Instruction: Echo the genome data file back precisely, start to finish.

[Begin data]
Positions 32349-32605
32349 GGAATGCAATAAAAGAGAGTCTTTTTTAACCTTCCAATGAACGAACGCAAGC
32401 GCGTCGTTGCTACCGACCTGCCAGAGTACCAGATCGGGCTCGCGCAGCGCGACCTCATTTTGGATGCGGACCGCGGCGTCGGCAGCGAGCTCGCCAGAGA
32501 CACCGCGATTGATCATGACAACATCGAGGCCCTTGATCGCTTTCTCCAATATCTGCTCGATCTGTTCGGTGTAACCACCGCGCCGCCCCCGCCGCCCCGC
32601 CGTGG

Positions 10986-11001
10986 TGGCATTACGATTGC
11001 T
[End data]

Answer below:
Positions 32349-32605
32349 GGAATGCAATAAAAGAGAGTCTTTTTTAACCTTCCAATGAACGAACGCAAGC
32401 GCGTCGTTGCTACCGACCTGCCAGAGTACCAGATCGGGCTCGCGCAGCGCGACCTCATTTTGGATGCGGACCGCGGCGTCGGCAGCGAGCTCGCCAGAGA
32501 CACCGCGATTGATCATGACAACATCGAGGCCCTTGATCGCTTTCTCCAATATCTGCTCGATCTGTTCGGTGTAACCACCGCGCCGCCCCCGCCGCCCCGC
32601 CGTGG

Positions 10986-11001
10986 TGGCATTACGATTGC
11001 T